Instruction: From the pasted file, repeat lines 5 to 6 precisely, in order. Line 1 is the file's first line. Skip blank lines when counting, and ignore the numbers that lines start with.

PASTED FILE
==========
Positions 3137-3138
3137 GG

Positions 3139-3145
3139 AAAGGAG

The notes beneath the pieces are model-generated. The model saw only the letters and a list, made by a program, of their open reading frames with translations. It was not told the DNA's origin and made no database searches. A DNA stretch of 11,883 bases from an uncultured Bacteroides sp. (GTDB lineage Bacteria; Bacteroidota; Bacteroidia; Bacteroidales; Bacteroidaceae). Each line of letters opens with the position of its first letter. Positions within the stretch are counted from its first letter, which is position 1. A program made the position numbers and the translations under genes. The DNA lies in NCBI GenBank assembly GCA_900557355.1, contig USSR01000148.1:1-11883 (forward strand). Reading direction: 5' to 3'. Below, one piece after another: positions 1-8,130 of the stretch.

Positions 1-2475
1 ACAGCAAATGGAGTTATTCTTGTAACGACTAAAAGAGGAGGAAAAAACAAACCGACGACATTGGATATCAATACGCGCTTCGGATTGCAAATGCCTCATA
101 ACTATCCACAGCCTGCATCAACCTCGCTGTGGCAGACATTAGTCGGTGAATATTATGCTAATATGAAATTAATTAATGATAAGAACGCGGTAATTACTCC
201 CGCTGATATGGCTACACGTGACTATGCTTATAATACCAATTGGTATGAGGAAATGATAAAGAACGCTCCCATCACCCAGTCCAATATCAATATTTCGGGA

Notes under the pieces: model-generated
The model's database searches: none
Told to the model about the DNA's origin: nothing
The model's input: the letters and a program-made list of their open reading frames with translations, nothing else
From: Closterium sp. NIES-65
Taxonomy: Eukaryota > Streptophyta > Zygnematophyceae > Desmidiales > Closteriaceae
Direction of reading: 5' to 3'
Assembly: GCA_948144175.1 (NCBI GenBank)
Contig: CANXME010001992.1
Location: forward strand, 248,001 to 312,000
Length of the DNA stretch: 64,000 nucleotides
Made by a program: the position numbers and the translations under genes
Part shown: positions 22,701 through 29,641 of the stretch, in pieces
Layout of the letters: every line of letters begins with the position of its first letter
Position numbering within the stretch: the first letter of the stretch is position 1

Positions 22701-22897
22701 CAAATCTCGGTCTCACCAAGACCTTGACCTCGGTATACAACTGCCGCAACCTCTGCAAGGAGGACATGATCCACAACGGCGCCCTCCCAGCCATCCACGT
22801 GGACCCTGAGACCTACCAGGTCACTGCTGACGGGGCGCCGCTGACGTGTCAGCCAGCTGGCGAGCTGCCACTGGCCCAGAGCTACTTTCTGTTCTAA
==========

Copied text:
The notes beneath the pieces are model-generated. The model saw only the letters and a list, made by a program, of their open reading frames with translations. It was not told the DNA's origin and made no database searches. A DNA stretch of 11,883 bases from an uncultured Bacteroides sp. (GTDB lineage Bacteria; Bacteroidota; Bacteroidia; Bacteroidales; Bacteroidaceae). Each line of letters opens with the position of its first letter. Positions within the stretch are counted from its first letter, which is position 1. A program made the position numbers and the translations under genes. The DNA lies in NCBI GenBank assembly GCA_900557355.1, contig USSR01000148.1:1-11883 (forward strand). Reading direction: 5' to 3'. Below, one piece after another: positions 1-8,130 of the stretch.

Positions 1-2475